Adams Ansel Easton

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geboren in San Francisco (USA)

Ansel Easton Adams was born on February 20, 1902 in San Francisco, the only child of Charles and Olive Adams. He married Virginia Best of Yosemite Park. He moved from Yosemite to his family home in San Francisco and finally to Carmel Highlands, where he lived close to the sea. He leaves his wife and his children, Michael, a physician and manager of the Ansel Adams Gallery in Yosemite, and Ann A. Helms, president of Museum Graphics in Redwood City.
Ansel received numerous honors, of which he especially prized the Presi-dential Medal of Freedom. His friend, President Carter, said in presenting it in 1980, "At one with the power of the American landscape, and renowned for the patient skill and timeless beauty of his work, photographer Ansel Adams has been visionary in his efforts to preserve this country' s wild and scenic areas both in film and on Earth. Drawn to the beauty of nature' s monuments, he is regarded by environmentalists as a monument himself, and by photographers as a na-tional institution. It is through his foresight and fortitude that so much of America has been saved for future Americans."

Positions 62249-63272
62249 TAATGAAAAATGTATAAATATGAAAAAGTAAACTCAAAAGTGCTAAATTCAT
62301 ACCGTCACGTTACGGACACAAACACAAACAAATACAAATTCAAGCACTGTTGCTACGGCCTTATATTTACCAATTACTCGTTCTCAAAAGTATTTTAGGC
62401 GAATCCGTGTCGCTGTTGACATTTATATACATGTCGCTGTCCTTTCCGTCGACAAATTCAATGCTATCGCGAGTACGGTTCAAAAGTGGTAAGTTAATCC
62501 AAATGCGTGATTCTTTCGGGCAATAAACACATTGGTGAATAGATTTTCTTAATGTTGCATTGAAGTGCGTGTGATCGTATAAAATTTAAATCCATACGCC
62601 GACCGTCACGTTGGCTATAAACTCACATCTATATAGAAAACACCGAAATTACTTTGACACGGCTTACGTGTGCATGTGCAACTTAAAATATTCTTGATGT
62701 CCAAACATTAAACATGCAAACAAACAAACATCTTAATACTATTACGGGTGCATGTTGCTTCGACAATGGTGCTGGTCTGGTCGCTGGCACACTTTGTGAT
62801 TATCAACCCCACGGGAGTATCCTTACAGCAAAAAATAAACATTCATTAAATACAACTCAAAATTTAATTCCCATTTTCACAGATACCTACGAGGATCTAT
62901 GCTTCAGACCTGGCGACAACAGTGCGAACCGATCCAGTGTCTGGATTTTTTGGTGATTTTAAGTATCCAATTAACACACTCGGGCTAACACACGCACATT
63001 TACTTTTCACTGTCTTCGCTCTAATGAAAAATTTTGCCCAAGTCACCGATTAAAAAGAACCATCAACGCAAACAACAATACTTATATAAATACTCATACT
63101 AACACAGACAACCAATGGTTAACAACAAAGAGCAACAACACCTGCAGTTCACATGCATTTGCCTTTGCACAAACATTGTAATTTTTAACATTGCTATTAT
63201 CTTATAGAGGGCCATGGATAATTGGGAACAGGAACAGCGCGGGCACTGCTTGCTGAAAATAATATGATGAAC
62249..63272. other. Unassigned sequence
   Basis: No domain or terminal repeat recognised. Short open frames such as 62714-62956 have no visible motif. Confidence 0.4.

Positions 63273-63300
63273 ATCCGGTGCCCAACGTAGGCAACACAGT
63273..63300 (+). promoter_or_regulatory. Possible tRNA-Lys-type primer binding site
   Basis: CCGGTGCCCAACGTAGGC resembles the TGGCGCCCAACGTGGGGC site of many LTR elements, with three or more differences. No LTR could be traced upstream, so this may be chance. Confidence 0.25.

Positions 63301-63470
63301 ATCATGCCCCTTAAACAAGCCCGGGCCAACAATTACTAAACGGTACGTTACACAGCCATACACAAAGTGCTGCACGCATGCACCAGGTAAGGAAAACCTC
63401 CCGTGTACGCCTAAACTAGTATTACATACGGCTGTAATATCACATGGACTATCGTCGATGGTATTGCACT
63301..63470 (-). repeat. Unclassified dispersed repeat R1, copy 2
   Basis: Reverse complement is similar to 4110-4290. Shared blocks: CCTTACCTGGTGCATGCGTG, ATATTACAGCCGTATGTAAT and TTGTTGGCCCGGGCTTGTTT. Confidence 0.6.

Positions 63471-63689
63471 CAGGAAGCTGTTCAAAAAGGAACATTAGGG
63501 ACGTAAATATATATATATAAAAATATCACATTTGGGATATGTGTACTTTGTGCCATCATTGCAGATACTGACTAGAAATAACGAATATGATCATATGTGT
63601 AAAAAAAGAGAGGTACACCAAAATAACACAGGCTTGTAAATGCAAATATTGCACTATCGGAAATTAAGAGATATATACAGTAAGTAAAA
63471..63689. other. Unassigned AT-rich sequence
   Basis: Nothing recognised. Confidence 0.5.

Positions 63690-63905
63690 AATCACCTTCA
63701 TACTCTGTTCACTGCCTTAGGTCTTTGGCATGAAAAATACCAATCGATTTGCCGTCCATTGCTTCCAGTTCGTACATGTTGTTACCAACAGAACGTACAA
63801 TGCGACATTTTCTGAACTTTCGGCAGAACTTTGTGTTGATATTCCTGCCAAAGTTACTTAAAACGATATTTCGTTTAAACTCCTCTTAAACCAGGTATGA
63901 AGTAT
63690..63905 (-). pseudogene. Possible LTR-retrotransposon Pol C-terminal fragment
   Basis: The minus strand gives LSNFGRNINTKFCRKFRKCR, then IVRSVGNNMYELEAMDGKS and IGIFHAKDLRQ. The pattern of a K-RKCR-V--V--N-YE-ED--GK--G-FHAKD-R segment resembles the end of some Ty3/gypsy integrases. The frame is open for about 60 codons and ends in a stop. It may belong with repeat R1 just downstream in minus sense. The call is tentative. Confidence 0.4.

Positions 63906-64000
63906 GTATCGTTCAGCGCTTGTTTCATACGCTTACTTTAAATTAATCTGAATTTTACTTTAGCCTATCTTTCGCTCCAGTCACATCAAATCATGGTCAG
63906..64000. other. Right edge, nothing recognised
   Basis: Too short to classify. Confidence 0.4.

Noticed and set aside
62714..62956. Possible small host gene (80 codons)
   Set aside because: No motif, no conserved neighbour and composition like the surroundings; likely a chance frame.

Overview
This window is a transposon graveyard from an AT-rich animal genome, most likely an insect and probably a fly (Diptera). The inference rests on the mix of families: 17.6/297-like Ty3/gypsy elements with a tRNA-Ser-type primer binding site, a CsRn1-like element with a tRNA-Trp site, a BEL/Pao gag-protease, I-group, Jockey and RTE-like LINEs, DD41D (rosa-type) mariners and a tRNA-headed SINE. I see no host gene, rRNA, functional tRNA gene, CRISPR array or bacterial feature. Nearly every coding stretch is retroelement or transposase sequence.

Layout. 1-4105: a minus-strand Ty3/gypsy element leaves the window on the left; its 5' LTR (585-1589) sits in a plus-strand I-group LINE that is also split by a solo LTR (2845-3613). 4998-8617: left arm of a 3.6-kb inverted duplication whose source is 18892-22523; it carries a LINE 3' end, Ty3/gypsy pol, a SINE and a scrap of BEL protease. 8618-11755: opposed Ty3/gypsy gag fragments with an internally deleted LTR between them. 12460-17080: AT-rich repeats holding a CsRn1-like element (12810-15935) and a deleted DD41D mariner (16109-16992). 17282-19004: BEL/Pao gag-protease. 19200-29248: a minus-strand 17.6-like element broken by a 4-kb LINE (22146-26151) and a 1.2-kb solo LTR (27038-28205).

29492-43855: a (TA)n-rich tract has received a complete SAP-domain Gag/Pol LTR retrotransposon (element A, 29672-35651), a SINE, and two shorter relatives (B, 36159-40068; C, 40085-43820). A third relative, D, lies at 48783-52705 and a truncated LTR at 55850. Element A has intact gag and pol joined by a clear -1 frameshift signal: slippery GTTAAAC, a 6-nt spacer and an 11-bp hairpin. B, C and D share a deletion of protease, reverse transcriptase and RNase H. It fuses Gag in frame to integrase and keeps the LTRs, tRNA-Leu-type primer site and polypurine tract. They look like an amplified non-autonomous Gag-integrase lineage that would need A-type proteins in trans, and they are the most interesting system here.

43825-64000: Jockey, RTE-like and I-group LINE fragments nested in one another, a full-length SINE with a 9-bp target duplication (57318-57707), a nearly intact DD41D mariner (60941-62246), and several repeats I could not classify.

He was a member of the American Alpine Club from 1929 to 1938 and a director of the Sierra Club from 1934 to 1971. David R. Brower, Edward Weston and he went on a pack trip together. From this friendship came the exhibit format of photo books. From Ansel's book, Sierra Nevada, sprang the idea of the National Park status for the John Muir Trail. He was also important in the Wilderness Society. He has been remembered by Congress' naming the Minaret Wilderness for him in 1984. His name is proposed for a jagged peak on the Sierra crest dividing Yosemite from his Wilderness.
Quelle: The American Alpine Journal Volume 27, 1985, Seite 371-372

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